The effects of salicylate on bacteria

Int J Biochem Cell Biol. 2000 Oct;32(10):1029-43. doi: 10.1016/s1357-2725(00)00042-x.


Salicylate and related compounds, such as aspirin, have a variety of effects in eucaryotic systems and are well known for their medicinal properties. Salicylate also has numerous effects on bacteria, yet only a handful of individuals within the scientific community appreciate these findings. From a bacterial viewpoint, growth in the presence of salicylate can be both beneficial and detrimental. On one hand, growth of certain bacteria in the presence of salicylate can induce an intrinsic multiple antibiotic resistance phenotype. On the other hand, growth in the presence of salicylate can reduce the resistance to some antibiotics and affect virulence factor production in some bacteria. This review provides an overview of the effects salicylate has on various bacterial species.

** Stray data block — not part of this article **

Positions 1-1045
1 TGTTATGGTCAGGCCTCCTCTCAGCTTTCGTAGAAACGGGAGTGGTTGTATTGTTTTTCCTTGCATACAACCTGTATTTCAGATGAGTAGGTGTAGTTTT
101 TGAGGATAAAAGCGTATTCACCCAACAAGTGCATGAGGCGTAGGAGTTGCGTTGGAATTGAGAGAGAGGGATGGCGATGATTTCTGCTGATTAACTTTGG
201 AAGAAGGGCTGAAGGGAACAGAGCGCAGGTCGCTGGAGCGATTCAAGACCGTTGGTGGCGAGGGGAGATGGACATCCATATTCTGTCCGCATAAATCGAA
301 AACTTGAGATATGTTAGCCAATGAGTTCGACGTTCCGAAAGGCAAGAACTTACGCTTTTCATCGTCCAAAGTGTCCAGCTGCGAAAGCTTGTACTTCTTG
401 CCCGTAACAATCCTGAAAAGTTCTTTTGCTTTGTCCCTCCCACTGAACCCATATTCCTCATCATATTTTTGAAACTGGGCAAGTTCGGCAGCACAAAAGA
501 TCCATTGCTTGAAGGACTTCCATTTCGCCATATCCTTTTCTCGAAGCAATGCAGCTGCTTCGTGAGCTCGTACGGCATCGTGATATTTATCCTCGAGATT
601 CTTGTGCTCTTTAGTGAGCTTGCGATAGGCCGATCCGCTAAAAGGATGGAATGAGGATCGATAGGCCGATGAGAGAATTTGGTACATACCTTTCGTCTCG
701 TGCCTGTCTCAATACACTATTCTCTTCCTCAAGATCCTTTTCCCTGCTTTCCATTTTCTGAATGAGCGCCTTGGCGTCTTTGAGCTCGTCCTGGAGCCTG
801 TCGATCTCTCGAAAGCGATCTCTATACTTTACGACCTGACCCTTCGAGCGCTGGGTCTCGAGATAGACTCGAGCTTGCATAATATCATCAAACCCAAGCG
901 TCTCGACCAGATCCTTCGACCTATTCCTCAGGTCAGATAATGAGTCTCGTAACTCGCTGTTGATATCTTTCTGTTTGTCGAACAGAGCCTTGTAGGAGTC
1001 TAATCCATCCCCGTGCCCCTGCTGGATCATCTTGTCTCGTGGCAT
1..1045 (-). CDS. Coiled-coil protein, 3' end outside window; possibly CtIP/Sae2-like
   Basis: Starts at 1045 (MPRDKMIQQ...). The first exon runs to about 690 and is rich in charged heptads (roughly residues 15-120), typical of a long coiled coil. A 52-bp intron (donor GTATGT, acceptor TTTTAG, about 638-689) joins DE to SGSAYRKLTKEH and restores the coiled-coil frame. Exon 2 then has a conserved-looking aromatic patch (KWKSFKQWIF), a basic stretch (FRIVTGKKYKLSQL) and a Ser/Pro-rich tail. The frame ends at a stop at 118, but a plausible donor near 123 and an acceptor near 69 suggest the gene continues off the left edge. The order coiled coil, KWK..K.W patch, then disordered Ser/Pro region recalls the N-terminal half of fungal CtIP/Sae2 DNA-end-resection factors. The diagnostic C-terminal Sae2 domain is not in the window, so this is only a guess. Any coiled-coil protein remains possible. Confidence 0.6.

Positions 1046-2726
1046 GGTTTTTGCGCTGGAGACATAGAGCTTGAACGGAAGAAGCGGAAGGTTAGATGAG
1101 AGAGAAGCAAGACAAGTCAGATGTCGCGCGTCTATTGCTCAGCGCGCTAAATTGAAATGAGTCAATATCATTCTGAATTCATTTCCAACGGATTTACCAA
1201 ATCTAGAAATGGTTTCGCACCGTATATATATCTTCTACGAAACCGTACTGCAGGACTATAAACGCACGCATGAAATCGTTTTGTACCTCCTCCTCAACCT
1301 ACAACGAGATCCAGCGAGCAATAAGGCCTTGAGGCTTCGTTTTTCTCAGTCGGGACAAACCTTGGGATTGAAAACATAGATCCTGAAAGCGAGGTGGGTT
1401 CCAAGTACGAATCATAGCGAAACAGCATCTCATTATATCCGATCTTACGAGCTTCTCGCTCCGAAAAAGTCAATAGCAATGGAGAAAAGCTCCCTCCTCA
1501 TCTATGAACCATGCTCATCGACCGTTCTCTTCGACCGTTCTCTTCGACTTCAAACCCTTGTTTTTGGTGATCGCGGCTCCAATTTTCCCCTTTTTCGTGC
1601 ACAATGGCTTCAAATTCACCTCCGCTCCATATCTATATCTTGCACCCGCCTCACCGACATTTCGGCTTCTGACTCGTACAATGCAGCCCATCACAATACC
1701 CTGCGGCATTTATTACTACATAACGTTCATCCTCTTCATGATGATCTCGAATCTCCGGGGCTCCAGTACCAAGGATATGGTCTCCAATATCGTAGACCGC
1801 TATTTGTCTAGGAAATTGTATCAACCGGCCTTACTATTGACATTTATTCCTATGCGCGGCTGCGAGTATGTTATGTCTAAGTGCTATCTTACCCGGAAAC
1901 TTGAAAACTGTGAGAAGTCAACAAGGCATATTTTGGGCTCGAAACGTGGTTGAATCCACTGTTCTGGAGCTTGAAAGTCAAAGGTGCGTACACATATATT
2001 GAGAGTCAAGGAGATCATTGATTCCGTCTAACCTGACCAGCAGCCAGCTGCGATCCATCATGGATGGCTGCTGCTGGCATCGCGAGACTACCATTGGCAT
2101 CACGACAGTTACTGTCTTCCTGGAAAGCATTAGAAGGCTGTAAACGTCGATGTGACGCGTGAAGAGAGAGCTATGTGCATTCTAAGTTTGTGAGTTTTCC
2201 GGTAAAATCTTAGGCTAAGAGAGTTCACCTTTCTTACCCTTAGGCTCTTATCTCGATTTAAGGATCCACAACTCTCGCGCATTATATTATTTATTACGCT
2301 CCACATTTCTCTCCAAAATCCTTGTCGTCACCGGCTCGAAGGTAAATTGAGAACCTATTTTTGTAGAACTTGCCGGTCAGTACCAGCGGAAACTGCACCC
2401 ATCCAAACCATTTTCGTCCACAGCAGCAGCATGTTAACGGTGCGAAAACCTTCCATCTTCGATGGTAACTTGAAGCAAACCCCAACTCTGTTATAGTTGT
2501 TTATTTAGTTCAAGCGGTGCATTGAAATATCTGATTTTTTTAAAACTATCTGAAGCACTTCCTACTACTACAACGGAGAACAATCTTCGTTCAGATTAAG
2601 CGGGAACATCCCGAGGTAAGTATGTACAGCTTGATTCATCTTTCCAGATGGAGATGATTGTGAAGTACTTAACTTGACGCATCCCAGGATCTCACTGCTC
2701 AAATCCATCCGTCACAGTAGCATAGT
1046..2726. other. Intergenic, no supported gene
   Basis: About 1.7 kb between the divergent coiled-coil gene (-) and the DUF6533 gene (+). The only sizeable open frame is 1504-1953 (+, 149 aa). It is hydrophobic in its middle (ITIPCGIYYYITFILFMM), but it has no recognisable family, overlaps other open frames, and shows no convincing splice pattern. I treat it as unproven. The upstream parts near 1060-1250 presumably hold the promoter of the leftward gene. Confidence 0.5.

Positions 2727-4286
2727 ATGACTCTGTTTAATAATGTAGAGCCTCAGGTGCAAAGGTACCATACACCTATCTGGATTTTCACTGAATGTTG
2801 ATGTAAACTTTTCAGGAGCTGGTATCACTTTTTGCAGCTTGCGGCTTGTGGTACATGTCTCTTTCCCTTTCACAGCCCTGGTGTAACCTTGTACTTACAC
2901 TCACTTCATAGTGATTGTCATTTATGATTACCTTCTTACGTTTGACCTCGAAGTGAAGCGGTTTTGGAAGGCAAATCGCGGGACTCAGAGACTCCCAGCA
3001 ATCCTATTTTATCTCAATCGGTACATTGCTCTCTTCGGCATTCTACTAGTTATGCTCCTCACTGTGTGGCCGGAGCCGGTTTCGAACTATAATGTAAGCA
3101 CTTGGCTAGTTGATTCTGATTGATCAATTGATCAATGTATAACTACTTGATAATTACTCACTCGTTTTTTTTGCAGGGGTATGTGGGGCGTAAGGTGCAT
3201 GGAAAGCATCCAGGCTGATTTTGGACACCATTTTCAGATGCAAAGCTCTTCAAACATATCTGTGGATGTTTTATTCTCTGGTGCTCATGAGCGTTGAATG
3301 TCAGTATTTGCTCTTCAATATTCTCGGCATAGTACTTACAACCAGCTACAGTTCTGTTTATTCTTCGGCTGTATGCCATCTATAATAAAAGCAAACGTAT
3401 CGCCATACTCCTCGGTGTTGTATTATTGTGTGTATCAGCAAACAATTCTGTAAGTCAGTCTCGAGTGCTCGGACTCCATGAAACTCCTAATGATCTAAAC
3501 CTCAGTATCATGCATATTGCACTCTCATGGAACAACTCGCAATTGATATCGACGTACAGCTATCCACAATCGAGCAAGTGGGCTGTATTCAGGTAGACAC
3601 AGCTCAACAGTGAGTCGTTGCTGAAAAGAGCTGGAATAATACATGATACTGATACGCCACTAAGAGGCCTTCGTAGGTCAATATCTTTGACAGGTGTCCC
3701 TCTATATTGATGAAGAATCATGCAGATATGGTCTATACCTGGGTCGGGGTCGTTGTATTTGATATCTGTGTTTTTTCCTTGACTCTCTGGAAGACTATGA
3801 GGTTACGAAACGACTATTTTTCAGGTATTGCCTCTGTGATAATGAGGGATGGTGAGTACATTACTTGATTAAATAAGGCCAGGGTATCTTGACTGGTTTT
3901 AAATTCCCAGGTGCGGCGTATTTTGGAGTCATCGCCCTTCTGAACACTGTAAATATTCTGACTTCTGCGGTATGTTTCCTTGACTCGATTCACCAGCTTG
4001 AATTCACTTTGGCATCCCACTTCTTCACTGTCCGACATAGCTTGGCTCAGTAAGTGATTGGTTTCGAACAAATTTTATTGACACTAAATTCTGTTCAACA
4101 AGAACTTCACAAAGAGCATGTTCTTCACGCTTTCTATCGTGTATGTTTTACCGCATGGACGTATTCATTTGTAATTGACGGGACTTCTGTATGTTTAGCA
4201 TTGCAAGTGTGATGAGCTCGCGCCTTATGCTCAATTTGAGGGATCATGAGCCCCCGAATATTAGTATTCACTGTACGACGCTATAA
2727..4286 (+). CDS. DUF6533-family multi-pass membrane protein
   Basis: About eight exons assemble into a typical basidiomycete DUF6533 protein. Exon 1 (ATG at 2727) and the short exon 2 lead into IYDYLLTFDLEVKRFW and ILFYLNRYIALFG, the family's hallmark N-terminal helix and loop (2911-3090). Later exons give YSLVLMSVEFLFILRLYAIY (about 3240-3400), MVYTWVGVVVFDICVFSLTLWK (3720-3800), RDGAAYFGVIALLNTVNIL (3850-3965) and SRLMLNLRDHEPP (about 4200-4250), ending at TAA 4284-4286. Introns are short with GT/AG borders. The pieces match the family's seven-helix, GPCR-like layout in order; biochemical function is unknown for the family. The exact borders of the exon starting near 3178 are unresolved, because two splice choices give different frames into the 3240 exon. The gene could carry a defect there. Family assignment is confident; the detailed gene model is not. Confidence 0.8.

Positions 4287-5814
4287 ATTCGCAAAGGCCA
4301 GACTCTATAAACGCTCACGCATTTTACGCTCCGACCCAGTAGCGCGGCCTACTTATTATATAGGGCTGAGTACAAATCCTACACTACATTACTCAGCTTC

Publication types

  • Research Support, Non-U.S. Gov't
  • Review

MeSH terms

  • Amino Acid Sequence
  • Bacteria / cytology
  • Bacteria / drug effects*
  • Bacteria / genetics
  • Bacteria / pathogenicity
  • Bacterial Proteins / chemistry
  • Bacterial Proteins / genetics
  • Bacterial Proteins / metabolism
  • Biological Transport / genetics
  • Biological Transport / physiology
  • Carrier Proteins*
  • Drug Resistance, Microbial / genetics
  • Escherichia coli Proteins*
  • Eukaryotic Cells / drug effects
  • Eukaryotic Cells / metabolism
  • Fusidic Acid / pharmacology
  • Humans
  • Membrane Proteins / chemistry
  • Membrane Proteins / genetics
  • Membrane Proteins / metabolism
  • Molecular Sequence Data
  • Multidrug Resistance-Associated Proteins
  • Salicylates / pharmacology*
  • Salicylates / therapeutic use
  • Sequence Alignment
  • Virulence / drug effects


  • AcrB protein, E coli
  • Bacterial Proteins
  • Carrier Proteins
  • Escherichia coli Proteins
  • Membrane Proteins
  • Multidrug Resistance-Associated Proteins
  • Salicylates
  • Fusidic Acid